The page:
how-to-talk-to-someone-with-depression

How To Talk To Someone With Depression

Major depression is a socially isolating disorder. It can be difficult to watch someone you care about suffering from it, and you may not know how to help. Due to its common nature, you likely know someone affected by the condition.

You cannot fix someone’s depression for them, but it is important to be there for the person you care about. Continue reading to learn more about how to talk to someone with depression.

How to talk to someone with depression

“I’m here for you if you want to talk about it.”

It’s not easy to talk about your depression, but if your loved one knows you are there for them it can be easier. You can’t force them to talk about their condition, but you can make it easier to open up about their feelings.

Don’t push, either – if they’re not ready to talk, that’s ok. Just remind them that you are there for them if and when they want to talk.

“How can I help today?”

Specific help is often important. Depression symptoms are more than just sadness; it can make a person fatigued or cause them to lose their motivation. Ask them how you can help them on this particular day.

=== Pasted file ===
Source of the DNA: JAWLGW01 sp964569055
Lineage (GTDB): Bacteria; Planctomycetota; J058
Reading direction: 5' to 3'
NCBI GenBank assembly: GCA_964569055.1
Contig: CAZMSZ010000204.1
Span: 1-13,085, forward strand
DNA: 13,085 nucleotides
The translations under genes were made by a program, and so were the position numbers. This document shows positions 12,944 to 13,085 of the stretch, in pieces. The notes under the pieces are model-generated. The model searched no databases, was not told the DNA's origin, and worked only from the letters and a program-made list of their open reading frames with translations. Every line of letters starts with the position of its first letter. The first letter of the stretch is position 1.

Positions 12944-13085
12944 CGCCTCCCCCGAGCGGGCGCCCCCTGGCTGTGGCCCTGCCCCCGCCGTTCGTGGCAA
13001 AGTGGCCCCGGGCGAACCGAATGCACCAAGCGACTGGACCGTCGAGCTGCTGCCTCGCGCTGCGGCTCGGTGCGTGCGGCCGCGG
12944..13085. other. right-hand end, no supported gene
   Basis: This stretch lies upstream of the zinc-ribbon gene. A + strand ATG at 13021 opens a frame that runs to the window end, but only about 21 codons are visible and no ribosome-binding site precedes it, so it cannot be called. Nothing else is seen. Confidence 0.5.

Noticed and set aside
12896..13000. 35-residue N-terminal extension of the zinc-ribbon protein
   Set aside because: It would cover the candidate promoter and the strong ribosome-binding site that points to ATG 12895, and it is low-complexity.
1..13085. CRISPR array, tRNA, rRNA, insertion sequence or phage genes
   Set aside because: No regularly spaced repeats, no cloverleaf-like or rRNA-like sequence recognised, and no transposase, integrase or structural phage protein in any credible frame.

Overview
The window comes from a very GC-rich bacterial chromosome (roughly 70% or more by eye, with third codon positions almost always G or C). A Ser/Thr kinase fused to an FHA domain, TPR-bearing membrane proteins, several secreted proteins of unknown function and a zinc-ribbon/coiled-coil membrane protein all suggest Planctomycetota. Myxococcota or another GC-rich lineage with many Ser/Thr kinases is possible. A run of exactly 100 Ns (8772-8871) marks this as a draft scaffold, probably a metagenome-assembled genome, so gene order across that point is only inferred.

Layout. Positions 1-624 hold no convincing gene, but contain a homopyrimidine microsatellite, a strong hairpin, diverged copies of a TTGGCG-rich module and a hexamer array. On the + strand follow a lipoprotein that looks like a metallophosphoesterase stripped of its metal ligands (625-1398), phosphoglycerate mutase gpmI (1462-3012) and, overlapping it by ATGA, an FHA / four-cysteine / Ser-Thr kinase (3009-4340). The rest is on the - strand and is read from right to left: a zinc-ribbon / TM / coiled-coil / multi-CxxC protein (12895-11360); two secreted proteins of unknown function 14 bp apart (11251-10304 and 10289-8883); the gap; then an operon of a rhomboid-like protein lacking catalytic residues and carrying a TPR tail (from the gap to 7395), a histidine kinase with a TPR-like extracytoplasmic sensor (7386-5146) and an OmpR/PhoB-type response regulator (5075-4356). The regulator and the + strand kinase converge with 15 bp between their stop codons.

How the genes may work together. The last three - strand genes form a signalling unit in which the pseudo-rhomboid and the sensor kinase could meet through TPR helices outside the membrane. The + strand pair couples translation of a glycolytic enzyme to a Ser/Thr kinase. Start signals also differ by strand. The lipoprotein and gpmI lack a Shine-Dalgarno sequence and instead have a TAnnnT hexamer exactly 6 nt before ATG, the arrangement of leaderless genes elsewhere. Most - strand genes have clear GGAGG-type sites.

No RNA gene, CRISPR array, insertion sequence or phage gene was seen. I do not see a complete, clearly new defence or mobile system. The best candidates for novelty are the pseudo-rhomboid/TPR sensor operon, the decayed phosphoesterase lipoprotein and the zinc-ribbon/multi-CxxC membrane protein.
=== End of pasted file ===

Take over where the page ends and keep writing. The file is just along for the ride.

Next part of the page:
Maybe you can help them get groceries or accompany them to an appointment. Sometimes just being there and spending time with them can be helpful enough.

“How are you?”

Ask them how they are in a compassionate, authentic way. It’s easy to get caught up in the small talk pattern, but you should ask your loved one how they are coping with their depression. Try asking them how their treatment is going or how their symptoms are.

“You don’t have to do this alone.”

Depression can be deeply isolating, making you feel like you have to face everything on your own. It can go a long way towards helping your loved one if you just let them know you are there for them.

What not to say to someone with depression

It’s important to remember that when someone asks you for help, they are not asking you for advice. Oftentimes people just vent without wanting someone to try to fix everything.

Definitely don’t say any empty platitudes like the following:

  • Just think happy thoughts.
  • What do you have to be sad about?